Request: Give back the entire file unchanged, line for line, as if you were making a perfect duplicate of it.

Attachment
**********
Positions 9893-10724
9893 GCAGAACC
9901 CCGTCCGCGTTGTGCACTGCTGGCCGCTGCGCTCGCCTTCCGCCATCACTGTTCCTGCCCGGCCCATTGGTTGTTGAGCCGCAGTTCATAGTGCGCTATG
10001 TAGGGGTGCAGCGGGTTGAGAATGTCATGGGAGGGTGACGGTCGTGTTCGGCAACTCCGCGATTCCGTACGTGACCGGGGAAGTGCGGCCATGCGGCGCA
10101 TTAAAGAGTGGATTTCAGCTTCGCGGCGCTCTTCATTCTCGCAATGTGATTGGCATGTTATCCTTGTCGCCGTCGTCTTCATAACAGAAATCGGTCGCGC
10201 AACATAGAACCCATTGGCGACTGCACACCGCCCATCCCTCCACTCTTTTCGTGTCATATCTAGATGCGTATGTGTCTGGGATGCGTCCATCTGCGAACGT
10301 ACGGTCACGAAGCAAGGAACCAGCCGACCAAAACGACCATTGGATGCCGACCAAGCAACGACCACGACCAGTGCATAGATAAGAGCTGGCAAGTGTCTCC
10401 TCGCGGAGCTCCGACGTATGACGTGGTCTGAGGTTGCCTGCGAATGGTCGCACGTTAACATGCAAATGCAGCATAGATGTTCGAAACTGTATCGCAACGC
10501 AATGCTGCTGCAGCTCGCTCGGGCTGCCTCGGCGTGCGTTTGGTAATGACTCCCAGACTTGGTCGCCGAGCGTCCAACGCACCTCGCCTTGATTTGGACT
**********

Positions 9893-10724
9893 GCAGAACC
9901 CCGTCCGCGTTGTGCACTGCTGGCCGCTGCGCTCGCCTTCCGCCATCACTGTTCCTGCCCGGCCCATTGGTTGTTGAGCCGCAGTTCATAGTGCGCTATG
10001 TAGGGGTGCAGCGGGTTGAGAATGTCATGGGAGGGTGACGGTCGTGTTCGGCAACTCCGCGATTCCGTACGTGACCGGGGAAGTGCGGCCATGCGGCGCA
10101 TTAAAGAGTGGATTTCAGCTTCGCGGCGCTCTTCATTCTCGCAATGTGATTGGCATGTTATCCTTGTCGCCGTCGTCTTCATAACAGAAATCGGTCGCGC
10201 AACATAGAACCCATTGGCGACTGCACACCGCCCATCCCTCCACTCTTTTCGTGTCATATCTAGATGCGTATGTGTCTGGGATGCGTCCATCTGCGAACGT
10301 ACGGTCACGAAGCAAGGAACCAGCCGACCAAAACGACCATTGGATGCCGACCAAGCAACGACCACGACCAGTGCATAGATAAGAGCTGGCAAGTGTCTCC
10401 TCGCGGAGCTCCGACGTATGACGTGGTCTGAGGTTGCCTGCGAATGGTCGCACGTTAACATGCAAATGCAGCATAGATGTTCGAAACTGTATCGCAACGC
10501 AATGCTGCTGCAGCTCGCTCGGGCTGCCTCGGCGTGCGTTTGGTAATGACTCCCAGACTTGGTCGCCGAGCGTCCAACGCACCTCGCCTTGATTTGGACT